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TTNDER the terms of the first ) schedule of the Road Traffic Act, 1930, heavy motorcars which are constructed or adapted for the conveyance of horses and theirattendants, and used solely for that purpose, are legally permitted to travel at 30 m.p.h., providing that their wheels be equipped
with pneumatic tyres. This is. an enactment likely to stimulate increasing interest in the road transport of horses ; in fact, important developments in this direction are already on foot. A com prehensive scheme for the use of horseboxes in different parts of the country has been formulated, and will shortly be put into operation.
For many years racehorse owners and trainers have freely acknowledged the merits of road motors for the safe and speedy conveyance of valuable animals, these advantages, allied with the fact that experience has shown the tempera ments of highly strung horses to be less disturbed by motor transit than by other means, being responsible for the pass ing of much of this traffic from the rail way to the road. Furthermore, the
motor vehicle can convey its live load from stable to stable, which gives it a decided pull over the railway.
Then, again, the motor horsebox offers smoother, more silent and hygienic transport and provides, for racehorses in particular, surroundings which more nearly approach the normal. This is a paramount factor, because the condition
and well:being of pedigree stock is CaSiiy upset by a strange environment, which can exert such an influence that La beast, normally of a subdued nature, becomes most refractory and difficult to handle.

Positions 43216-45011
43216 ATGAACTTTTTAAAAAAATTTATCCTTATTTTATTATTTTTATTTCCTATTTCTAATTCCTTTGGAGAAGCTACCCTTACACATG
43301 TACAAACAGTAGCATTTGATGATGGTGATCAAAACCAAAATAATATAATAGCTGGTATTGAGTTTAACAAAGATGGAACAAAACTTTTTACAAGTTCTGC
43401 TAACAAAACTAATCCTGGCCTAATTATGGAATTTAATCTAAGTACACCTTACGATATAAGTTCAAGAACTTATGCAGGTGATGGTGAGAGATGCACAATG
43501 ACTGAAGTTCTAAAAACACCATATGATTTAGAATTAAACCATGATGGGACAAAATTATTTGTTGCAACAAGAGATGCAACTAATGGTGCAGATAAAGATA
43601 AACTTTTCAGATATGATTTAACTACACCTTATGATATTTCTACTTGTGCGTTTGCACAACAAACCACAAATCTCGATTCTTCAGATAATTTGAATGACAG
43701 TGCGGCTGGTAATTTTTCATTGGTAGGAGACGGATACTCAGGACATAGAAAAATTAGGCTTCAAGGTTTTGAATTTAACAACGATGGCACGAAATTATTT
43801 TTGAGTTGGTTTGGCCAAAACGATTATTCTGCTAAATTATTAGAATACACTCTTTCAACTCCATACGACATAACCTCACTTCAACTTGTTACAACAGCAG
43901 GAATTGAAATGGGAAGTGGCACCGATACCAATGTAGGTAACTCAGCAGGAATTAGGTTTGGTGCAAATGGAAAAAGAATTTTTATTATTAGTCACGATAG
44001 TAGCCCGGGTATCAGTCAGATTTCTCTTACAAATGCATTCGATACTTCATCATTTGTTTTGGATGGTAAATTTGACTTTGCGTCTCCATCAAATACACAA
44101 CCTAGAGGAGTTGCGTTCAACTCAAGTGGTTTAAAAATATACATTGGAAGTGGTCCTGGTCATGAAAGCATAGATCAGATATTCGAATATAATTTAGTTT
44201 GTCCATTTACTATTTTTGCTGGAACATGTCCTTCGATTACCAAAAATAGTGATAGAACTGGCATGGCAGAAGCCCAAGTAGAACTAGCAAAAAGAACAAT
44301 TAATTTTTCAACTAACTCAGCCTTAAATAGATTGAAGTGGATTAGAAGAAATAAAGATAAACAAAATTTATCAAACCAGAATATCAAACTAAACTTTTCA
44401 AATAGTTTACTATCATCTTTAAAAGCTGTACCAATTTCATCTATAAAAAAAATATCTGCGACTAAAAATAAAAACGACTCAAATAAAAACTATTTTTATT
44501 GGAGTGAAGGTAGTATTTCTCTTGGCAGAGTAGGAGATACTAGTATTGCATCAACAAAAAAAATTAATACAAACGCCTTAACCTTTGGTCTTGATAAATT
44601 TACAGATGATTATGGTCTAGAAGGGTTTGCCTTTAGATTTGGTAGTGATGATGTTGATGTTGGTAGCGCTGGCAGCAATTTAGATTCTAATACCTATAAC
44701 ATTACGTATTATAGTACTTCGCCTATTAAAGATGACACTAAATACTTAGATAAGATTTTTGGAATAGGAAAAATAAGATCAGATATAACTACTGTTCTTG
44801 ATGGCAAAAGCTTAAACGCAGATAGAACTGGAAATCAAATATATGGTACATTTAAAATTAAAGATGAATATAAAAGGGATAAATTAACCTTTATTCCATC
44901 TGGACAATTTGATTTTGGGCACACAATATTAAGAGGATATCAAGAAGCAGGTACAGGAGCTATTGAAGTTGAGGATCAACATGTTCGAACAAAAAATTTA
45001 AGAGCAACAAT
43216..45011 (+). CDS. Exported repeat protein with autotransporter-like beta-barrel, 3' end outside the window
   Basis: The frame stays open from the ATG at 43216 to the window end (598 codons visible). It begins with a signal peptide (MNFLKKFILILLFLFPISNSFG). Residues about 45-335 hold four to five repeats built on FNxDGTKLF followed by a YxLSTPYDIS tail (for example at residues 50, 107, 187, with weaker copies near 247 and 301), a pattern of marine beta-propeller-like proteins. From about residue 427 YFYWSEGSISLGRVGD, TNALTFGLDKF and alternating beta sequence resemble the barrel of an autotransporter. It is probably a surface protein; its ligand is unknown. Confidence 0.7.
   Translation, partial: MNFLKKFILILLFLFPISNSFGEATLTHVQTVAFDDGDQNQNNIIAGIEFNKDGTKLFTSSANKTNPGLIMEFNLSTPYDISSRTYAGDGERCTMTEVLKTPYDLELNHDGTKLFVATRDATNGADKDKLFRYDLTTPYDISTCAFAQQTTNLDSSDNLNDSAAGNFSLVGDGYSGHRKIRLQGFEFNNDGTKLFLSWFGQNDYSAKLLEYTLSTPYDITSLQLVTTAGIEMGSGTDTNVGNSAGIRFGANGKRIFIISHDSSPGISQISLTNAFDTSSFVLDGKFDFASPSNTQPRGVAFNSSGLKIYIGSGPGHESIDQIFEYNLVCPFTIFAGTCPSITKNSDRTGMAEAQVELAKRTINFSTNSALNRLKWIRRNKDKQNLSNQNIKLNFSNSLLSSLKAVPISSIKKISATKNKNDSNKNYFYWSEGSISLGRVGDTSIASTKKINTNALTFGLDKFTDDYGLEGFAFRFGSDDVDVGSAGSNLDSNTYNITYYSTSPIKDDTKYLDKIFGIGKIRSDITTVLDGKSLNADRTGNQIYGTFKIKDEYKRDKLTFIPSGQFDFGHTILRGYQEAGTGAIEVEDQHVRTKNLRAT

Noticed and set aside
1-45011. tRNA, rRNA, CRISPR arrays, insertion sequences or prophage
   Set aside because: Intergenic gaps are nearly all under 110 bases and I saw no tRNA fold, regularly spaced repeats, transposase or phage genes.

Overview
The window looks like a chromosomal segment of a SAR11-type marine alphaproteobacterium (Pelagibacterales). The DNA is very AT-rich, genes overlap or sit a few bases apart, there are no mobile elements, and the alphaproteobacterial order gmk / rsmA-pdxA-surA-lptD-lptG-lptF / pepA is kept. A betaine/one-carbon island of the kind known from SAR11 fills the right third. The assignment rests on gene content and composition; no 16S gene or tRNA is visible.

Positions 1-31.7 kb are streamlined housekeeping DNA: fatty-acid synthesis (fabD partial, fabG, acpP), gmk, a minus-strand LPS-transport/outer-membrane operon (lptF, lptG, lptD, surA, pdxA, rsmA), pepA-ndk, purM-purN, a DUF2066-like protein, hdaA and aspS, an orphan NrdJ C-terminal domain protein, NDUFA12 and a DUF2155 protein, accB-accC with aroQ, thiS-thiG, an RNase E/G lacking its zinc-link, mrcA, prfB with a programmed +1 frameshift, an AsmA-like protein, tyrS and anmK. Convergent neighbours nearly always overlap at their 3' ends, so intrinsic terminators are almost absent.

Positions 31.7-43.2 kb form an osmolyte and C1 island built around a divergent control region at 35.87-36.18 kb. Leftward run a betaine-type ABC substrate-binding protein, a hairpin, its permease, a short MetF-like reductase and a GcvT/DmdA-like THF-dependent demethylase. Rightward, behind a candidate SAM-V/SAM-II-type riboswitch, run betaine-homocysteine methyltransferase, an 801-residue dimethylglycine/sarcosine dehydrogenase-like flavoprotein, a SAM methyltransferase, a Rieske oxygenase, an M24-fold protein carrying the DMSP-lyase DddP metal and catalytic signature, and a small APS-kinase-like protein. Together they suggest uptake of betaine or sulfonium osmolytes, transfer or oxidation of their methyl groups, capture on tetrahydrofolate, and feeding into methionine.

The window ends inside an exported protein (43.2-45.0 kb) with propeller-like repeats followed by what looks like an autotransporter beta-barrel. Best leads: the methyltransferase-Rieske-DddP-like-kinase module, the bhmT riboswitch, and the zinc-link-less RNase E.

That well-known concern, Daimler fire, Ltd.. 243, Knightsbridge, London,
S.W.7, the private-car facilities of
which are widely used, has foreseen that a great future exists for the motor
horsebox. With commendable foresight it is shortly placing into commission a large fleet of such vehicles, which will be available for hire for conveying racehorses, hunters and other stock.
We have recently had an opportunity for examining the first of the vehicles at the spacious works of Strachans (Acton), Ltd., Wales Farm Road, North Acton, London, W.3, where the bodies for the units forming the nucleus of the fleet are at present being built. The Daimler CF6 (long-wheelbase) forwardcontrol chassis is being used as the basis of the design, and the class of body which has been adopted is the Hammond type.. It is normally a four-horse box. in the layout of which 'the utmost care has been displayed in an effort to ensure the comfort and convenience of all the animals, whilst the accommodation for the grooms has been well studied.
Layout of the Body.
Basically, the body is divided into four sections, two for horses and two for grooms. Behind the driver's cab are the stalls for two horses, then a grooms' department, followed by two further stalls, and, rearmost, quarters for other grooms.